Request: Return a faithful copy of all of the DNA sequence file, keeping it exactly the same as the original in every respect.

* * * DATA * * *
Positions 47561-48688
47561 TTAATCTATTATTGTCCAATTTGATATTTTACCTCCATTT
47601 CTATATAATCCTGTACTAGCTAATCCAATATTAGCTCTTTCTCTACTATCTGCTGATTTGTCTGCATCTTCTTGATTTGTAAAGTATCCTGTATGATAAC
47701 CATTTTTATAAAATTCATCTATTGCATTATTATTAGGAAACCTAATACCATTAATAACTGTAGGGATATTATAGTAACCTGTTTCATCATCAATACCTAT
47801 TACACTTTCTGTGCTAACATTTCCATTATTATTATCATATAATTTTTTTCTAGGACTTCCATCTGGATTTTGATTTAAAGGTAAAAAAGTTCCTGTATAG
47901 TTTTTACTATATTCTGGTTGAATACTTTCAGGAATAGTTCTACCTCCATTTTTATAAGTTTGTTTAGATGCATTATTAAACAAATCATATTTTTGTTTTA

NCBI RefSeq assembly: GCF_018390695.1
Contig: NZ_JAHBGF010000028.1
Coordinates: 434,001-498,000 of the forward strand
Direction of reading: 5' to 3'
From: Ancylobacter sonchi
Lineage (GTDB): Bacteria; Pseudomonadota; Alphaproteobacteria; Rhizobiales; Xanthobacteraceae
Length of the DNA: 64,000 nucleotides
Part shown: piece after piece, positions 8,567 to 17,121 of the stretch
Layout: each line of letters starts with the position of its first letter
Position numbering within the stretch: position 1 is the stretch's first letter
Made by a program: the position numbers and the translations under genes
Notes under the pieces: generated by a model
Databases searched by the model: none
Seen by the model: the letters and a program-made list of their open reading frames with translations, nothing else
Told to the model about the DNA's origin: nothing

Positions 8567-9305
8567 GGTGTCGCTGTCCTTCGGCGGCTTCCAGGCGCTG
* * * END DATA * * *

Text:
Positions 47561-48688
47561 TTAATCTATTATTGTCCAATTTGATATTTTACCTCCATTT
47601 CTATATAATCCTGTACTAGCTAATCCAATATTAGCTCTTTCTCTACTATCTGCTGATTTGTCTGCATCTTCTTGATTTGTAAAGTATCCTGTATGATAAC
47701 CATTTTTATAAAATTCATCTATTGCATTATTATTAGGAAACCTAATACCATTAATAACTGTAGGGATATTATAGTAACCTGTTTCATCATCAATACCTAT
47801 TACACTTTCTGTGCTAACATTTCCATTATTATTATCATATAATTTTTTTCTAGGACTTCCATCTGGATTTTGATTTAAAGGTAAAAAAGTTCCTGTATAG
47901 TTTTTACTATATTCTGGTTGAATACTTTCAGGAATAGTTCTACCTCCATTTTTATAAGTTTGTTTAGATGCATTATTAAACAAATCATATTTTTGTTTTA

NCBI RefSeq assembly: GCF_018390695.1
Contig: NZ_JAHBGF010000028.1
Coordinates: 434,001-498,000 of the forward strand
Direction of reading: 5' to 3'
From: Ancylobacter sonchi
Lineage (GTDB): Bacteria; Pseudomonadota; Alphaproteobacteria; Rhizobiales; Xanthobacteraceae
Length of the DNA: 64,000 nucleotides
Part shown: piece after piece, positions 8,567 to 17,121 of the stretch
Layout: each line of letters starts with the position of its first letter
Position numbering within the stretch: position 1 is the stretch's first letter
Made by a program: the position numbers and the translations under genes
Notes under the pieces: generated by a model
Databases searched by the model: none
Seen by the model: the letters and a program-made list of their open reading frames with translations, nothing else
Told to the model about the DNA's origin: nothing

Positions 8567-9305
8567 GGTGTCGCTGTCCTTCGGCGGCTTCCAGGCGCTG